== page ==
On the positive side, this is, without question a very effecting, emotion provoking book. As the book grinds forward, one more terrible thing after another coming to light, the reader can not help but feel for the characters. You can not help but feel scared. But as I closed the last page, what was I really feeling? Well, to tell you the truth, it was all just very depressing. Granted, there is a small light of hope at the end of the book, but I thing it is a hope that, if considered for a moment, will prove illusory.
So yes, it will provoke a reaction in the reader, but does that make it a good book?

My problems with the book are many, more as I considered it for a few days after finishing it.

First, the science, from the little research I did online, is junk science. Did you know that there are physicists with message boards that discuss such things? Well there are, and I think the author owes it do at least write a sequences of events that is plausible. Everything I read shows what she has written is not.
Then there are little illogical things, like how that family had water from their pump without electricity, or who was delivering mail when there was no gasoline and people were starving from hunger and dying from disease? Not huge issues, but careless. Then there were the numerous digs by Miranda's mom against our former president and the government, but the same government she seemed to think would somehow intercede and 'fix' things. And of course, there is the fact that the only portrayal of religion presents believers as gullible, naive fools and their leaders as evil thieves. Certainly the author is entitled to her point of view but I would suggest one word...subtlety. You want to make a case, then make a case, but don't hit us over the head with it.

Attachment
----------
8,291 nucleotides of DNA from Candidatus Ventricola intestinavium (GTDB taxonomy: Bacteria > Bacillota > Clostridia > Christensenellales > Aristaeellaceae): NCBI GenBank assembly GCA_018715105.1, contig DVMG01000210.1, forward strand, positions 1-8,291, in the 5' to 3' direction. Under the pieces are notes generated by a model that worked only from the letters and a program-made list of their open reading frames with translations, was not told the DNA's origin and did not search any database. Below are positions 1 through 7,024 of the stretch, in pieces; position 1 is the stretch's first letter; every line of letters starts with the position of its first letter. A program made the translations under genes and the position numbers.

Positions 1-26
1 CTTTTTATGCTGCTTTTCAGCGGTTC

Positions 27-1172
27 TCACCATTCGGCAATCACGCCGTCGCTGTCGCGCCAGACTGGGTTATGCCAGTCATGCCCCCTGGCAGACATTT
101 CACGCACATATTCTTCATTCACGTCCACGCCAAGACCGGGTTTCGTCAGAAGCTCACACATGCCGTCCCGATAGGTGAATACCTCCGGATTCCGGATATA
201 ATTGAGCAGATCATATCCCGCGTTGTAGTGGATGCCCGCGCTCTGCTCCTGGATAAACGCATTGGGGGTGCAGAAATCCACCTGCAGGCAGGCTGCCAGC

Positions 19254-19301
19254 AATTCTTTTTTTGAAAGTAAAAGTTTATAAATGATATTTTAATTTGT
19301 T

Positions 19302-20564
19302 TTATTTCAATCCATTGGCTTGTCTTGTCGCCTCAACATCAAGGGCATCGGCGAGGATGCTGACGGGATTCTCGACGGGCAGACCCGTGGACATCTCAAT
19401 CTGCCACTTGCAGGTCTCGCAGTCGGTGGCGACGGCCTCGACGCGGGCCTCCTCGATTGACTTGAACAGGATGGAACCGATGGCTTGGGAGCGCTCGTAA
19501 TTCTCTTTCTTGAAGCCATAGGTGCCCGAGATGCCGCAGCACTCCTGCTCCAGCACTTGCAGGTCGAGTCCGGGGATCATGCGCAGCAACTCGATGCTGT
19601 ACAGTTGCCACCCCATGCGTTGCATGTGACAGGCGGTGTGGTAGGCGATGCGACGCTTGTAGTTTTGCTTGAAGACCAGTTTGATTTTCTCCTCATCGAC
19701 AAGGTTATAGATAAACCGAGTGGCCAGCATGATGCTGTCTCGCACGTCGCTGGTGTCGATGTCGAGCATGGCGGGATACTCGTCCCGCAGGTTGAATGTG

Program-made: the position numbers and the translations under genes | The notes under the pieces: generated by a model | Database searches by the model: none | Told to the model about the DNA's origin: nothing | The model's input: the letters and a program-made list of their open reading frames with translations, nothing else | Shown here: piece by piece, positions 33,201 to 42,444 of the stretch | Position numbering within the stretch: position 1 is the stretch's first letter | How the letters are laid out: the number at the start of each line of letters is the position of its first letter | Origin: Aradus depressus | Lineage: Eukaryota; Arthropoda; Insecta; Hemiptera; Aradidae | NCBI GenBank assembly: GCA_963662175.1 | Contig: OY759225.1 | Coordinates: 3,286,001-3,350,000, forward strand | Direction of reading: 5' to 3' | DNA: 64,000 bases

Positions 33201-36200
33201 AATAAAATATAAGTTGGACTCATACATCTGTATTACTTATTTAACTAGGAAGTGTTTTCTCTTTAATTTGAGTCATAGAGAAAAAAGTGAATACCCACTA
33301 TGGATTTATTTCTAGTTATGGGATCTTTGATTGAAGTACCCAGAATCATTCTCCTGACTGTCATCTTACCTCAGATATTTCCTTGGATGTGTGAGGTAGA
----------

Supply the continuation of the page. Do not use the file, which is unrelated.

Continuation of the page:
But more than that, what concerns me is the message of this book, a book targeted for young people. In a terrible emergency, should we work together, pool our resources and efforts to help the weakest and most vulnerable? Isn't that why humans first formed into communities, governments? No, it seems this book suggests we should advocate survival of the fittest, the most clever, the best prepared and watch as out friends and neighbors die around us. And of course, don't organize to make any long term plan, but hide in your house, protecting only your own, and yet assume someone else, someone out 'there' somewhere, will come up with a solution.